Humans are animals........... August 04, 2004 9:53 AM

We are primates along with the other Great Apes, Monkeys and Prosimians. We are Homo sapien sapiens. We have animal characteristics because we are also animals....human animals. Logically we share characteristics with other animals, like our most closely related primate the Chimpanzee. To think that Chimpanzees are used in research angers me to no end! We share around 98.8%; I forgot the exact percentage, with Chimpanzees. For a researcher to ignore that fact is criminal and immoral!  [ send green star]  [ accepted]
 
There is no August 04, 2004 11:33 AM

literal giving of emotions or characteristics, each animal's way of being is strictly his or her own. Like I said, to say that emotions are assigned to a particular animal is to assume that they have none of their own and that the things they do and the way they act only RESEMBLE our actions and emotions. Who knows? A giraffe or a tree frog may have an emotion that is totally alien to us. We have the most powerful brains, but that does not mean that we are all knowing lords of earth, and that there's nothing we haven't experienced. Keep in mind that this is all speculation, I am just bringing it up as food for thought. It is the close relationship between us and chimps that keeps them in labs. We want the thing most closely resembling a human without going and testing on a human. Our shared traits are both their salvation and doom.  [ send green star]
 
Jenny August 04, 2004 11:43 AM

What you said may be more important that you know. If we could get down off our high horses and see ourselves as we truly are, we might actually make some progress. It sounds a lot more frightening to say that we are doing all these horrible things to relatives of ours than to brutes that were given to us as commodities. We need to see ouselves as a part of the animal kingdom, not above and beyond it. I think that modern religion plays a large role in that misconception.  [ send green star]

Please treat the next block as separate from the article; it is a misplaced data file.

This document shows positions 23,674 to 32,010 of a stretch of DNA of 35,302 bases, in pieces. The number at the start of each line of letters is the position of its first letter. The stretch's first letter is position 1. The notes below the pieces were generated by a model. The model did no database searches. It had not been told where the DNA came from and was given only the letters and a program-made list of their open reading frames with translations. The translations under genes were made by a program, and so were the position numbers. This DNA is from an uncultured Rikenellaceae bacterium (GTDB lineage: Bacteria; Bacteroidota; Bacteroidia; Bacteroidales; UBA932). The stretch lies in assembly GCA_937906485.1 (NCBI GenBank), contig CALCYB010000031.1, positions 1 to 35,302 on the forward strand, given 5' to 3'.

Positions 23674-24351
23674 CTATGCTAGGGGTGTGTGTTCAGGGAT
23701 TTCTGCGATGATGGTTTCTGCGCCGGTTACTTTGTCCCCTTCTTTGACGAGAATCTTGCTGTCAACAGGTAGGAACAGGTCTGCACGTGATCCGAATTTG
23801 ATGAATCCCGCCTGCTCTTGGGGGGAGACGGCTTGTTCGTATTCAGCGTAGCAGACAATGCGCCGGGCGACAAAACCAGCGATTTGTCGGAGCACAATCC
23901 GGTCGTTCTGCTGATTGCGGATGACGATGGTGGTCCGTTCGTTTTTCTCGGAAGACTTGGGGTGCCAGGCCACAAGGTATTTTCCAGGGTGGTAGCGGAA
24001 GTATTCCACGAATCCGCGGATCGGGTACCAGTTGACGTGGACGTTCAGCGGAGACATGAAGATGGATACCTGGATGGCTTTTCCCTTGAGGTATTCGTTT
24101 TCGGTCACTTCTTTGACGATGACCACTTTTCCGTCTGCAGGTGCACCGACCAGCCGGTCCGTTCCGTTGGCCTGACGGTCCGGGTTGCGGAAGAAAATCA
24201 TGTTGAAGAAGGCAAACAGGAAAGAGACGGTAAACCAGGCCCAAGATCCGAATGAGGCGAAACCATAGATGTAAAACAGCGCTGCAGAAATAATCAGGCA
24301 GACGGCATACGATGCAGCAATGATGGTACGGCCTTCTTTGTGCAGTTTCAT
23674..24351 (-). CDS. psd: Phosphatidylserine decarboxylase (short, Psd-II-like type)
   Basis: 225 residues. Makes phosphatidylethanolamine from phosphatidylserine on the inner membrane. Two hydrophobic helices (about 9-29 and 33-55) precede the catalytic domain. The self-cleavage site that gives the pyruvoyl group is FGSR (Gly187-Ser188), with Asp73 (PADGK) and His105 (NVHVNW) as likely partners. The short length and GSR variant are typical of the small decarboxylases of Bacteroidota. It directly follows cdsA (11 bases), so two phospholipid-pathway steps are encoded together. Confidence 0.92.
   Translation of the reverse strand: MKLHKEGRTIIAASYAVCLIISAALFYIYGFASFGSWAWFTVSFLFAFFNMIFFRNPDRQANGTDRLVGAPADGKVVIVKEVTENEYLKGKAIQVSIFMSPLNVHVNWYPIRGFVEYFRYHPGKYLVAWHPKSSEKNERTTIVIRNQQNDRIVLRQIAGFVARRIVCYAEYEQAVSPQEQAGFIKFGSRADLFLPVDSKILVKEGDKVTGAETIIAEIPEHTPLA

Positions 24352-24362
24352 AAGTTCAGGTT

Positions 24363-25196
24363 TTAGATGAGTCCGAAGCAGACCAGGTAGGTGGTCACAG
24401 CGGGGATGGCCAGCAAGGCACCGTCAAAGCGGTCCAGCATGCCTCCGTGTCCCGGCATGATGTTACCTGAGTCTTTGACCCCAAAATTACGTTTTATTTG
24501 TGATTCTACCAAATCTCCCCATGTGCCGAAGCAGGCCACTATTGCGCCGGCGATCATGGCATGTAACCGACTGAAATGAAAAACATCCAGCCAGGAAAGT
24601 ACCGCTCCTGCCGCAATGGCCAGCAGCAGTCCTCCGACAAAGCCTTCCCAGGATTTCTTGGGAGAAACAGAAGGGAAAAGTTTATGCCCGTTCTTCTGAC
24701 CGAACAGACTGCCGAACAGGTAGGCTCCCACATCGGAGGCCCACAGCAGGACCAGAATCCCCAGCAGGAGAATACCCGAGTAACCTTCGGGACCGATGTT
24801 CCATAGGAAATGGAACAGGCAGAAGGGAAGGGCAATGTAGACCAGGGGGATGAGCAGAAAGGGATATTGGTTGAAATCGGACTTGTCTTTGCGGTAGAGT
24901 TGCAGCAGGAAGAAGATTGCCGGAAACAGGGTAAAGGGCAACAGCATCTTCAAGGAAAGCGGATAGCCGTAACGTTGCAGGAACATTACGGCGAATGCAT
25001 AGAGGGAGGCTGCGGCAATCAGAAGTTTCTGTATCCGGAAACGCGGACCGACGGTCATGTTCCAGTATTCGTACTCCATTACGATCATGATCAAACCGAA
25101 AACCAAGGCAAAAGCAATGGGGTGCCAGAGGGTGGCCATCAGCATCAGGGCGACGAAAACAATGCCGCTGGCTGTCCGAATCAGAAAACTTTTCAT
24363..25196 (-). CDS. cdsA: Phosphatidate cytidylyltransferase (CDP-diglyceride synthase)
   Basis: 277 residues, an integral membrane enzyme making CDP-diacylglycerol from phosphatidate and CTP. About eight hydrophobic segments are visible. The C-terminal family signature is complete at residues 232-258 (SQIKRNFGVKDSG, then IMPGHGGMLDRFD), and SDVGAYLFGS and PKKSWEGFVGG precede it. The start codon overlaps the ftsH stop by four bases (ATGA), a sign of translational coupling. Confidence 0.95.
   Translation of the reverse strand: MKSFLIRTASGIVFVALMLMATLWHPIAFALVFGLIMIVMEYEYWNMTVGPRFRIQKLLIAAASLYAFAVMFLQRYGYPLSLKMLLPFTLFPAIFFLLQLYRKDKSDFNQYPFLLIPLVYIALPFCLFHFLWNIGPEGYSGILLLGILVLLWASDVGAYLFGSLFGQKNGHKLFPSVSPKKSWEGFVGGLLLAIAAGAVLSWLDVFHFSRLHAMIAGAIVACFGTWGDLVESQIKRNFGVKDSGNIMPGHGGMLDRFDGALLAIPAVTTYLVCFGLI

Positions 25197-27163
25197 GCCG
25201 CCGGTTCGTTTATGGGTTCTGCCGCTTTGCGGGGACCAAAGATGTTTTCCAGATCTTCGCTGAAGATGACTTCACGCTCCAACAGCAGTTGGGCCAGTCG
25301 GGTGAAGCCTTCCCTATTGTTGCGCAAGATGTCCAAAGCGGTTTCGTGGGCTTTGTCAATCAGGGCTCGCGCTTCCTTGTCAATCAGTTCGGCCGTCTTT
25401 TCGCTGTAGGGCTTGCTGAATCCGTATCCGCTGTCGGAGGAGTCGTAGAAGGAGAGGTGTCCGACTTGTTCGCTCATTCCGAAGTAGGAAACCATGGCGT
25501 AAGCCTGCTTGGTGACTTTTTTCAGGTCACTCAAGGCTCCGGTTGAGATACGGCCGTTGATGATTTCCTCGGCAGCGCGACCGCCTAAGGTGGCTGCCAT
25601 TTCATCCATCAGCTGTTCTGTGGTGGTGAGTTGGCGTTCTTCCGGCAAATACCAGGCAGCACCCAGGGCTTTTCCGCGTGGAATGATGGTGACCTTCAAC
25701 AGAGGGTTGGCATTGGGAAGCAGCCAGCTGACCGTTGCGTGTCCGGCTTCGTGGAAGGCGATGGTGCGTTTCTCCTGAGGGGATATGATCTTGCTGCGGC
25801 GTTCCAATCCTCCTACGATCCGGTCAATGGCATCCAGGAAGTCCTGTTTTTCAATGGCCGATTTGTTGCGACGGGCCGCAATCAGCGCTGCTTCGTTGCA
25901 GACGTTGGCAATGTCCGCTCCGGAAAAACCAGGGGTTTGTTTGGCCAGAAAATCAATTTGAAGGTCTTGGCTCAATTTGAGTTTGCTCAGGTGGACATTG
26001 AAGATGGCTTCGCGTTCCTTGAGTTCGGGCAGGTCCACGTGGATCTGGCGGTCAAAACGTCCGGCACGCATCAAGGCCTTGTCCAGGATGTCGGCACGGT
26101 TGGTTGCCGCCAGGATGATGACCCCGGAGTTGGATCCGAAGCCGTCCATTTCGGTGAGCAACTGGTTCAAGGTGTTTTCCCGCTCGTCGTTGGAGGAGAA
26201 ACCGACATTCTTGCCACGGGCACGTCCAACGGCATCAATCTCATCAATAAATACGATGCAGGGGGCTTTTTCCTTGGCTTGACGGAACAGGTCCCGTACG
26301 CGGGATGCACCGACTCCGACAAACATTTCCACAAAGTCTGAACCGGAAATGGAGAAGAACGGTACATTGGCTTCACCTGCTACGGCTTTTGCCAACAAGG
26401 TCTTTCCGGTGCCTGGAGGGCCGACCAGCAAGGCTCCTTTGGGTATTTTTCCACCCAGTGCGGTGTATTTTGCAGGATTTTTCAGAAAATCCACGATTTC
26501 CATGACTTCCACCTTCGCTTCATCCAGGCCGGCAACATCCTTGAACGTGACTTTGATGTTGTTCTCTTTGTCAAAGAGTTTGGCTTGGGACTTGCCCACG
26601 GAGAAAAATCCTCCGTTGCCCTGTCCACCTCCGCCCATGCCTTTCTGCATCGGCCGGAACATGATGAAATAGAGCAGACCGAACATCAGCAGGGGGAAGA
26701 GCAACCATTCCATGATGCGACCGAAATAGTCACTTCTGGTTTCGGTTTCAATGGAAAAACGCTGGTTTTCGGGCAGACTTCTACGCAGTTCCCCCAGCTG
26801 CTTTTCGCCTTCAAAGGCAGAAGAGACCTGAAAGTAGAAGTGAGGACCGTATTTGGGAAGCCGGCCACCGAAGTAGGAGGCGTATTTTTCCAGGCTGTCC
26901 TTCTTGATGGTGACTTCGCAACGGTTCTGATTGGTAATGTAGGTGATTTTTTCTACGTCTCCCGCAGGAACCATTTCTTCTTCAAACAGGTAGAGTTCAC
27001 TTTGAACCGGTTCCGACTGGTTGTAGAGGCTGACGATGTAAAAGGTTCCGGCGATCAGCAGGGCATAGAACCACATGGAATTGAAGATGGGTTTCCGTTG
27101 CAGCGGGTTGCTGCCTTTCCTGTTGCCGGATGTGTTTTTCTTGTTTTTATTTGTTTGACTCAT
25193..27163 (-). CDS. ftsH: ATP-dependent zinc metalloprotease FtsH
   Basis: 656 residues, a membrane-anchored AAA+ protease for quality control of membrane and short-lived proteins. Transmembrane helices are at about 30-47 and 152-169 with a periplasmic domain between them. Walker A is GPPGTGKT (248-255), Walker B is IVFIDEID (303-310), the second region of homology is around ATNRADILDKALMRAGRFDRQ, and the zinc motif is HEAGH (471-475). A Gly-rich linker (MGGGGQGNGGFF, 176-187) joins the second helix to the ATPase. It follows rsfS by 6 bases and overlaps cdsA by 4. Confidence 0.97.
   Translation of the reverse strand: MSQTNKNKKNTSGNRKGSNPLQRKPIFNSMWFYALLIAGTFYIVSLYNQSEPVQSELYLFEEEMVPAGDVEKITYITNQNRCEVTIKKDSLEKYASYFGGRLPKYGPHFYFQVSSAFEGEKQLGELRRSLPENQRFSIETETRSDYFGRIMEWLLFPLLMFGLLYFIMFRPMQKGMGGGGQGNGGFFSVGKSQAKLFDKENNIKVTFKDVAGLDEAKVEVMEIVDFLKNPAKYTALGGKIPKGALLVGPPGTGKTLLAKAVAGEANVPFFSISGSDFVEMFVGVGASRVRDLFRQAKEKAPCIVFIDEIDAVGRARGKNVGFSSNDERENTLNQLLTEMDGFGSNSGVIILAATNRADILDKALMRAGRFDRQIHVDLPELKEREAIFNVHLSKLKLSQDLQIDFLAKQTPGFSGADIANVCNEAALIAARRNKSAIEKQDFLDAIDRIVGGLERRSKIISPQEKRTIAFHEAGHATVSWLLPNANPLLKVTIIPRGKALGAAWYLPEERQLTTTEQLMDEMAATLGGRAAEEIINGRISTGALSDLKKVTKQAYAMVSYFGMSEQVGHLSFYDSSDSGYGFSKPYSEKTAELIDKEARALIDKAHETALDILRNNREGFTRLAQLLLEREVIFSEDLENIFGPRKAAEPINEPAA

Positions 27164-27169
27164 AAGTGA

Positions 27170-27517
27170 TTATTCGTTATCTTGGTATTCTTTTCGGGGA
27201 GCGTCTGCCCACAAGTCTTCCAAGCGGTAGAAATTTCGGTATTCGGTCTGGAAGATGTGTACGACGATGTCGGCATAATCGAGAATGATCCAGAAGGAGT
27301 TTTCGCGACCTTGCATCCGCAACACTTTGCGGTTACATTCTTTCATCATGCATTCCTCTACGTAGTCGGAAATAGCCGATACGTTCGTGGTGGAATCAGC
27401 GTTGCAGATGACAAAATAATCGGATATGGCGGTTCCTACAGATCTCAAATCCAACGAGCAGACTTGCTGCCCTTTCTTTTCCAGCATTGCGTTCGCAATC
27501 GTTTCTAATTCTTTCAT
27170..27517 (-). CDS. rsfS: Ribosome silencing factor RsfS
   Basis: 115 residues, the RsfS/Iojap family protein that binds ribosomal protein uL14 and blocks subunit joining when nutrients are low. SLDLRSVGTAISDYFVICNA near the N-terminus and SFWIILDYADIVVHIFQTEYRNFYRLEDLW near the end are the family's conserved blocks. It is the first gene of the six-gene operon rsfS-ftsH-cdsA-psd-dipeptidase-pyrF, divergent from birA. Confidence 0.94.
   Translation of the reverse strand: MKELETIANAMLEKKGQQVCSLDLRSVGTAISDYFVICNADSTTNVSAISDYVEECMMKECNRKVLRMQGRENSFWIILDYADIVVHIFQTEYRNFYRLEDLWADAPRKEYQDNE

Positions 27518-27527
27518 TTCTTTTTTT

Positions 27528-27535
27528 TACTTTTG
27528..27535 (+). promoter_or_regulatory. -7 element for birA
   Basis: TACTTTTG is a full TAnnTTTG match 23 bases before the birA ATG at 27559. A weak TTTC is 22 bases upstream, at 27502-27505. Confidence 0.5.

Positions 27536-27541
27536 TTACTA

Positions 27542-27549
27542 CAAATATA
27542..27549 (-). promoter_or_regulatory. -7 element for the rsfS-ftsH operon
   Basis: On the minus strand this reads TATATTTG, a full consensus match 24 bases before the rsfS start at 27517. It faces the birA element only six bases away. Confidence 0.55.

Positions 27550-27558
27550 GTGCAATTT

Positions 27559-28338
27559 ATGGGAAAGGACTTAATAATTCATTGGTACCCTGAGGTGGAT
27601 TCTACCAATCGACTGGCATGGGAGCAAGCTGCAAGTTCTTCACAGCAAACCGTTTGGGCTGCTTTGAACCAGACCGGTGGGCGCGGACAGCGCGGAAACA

August 04, 2004 8:57 PM

I do have to agree that Modern Religion is most likely what makes many think the way they do.....That we are above the animal kingdom. We are simply another integral part. I tend to wonder tho-is not the dolphin brain very similar to ours? I think they use more of their brain than we do-creating the thought that we may have either lost, or never even gained some of the knowledge-use they have. Their ancestors came from land....I saw a documentary once of a human baby born under water-umbilical cord cut....and "swam" happily for 3 hours without ever needing a breath. It was never shown again. We are so much like our animal friends-if only man would realize this..and observe US-maybe something would be truely learned-and this horrible testing will stop.  [ send green star]  [ accepted]
 
testing August 06, 2004 2:45 AM

much of the testing on animals is unnecessary, since it can be done more reliably on a computer model; don't ask me why so many researchers still prefer to mess with animal subjects, even if cruelty were not an issue. Computer illiterate? I will never forget biology class, when we were expected to dissect a cow's eye. I love biology, but to take a pretty basic anatomy and physiology course I am expected to pay $50 for a cat carcass which I have to carry around and cut on for the whole semester. I have four cats at home I love dearly, and there is simply no reason to still have such archaic requirements. If I were in medical or veterinary school I could see a reason for hands-on training, but the cow's eye was junior high and the cat, college. Children are being punished in school for refusing to participate and asking for available computer simulations (a PETA offering, by the way) And FYI, we also have over 98% in common with MOUSE DNA (no, I'm not making this up...)  [ send green star]  [ accepted]
 
testing August 06, 2004 2:45 AM

much of the testing on animals is unnecessary, since it can be done more reliably on a computer model; don't ask me why so many researchers still prefer to mess with animal subjects, even if cruelty were not an issue. Computer illiterate? I will never forget biology class, when we were expected to dissect a cow's eye. I love biology, but to take a pretty basic anatomy and physiology course I am expected to pay $50 for a cat carcass which I have to carry around and cut on for the whole semester. I have four cats at home I love dearly, and there is simply no reason to still have such archaic requirements. If I were in medical or veterinary school I could see a reason for hands-on training, but the cow's eye was junior high and the cat, college. Children are being punished in school for refusing to participate and asking for available computer simulations (a PETA offering, by the way) And FYI, we also have over 98% in common with MOUSE DNA (no, I'm not making this up...)  [ send green star]  [ accepted]
 
oops August 06, 2004 2:48 AM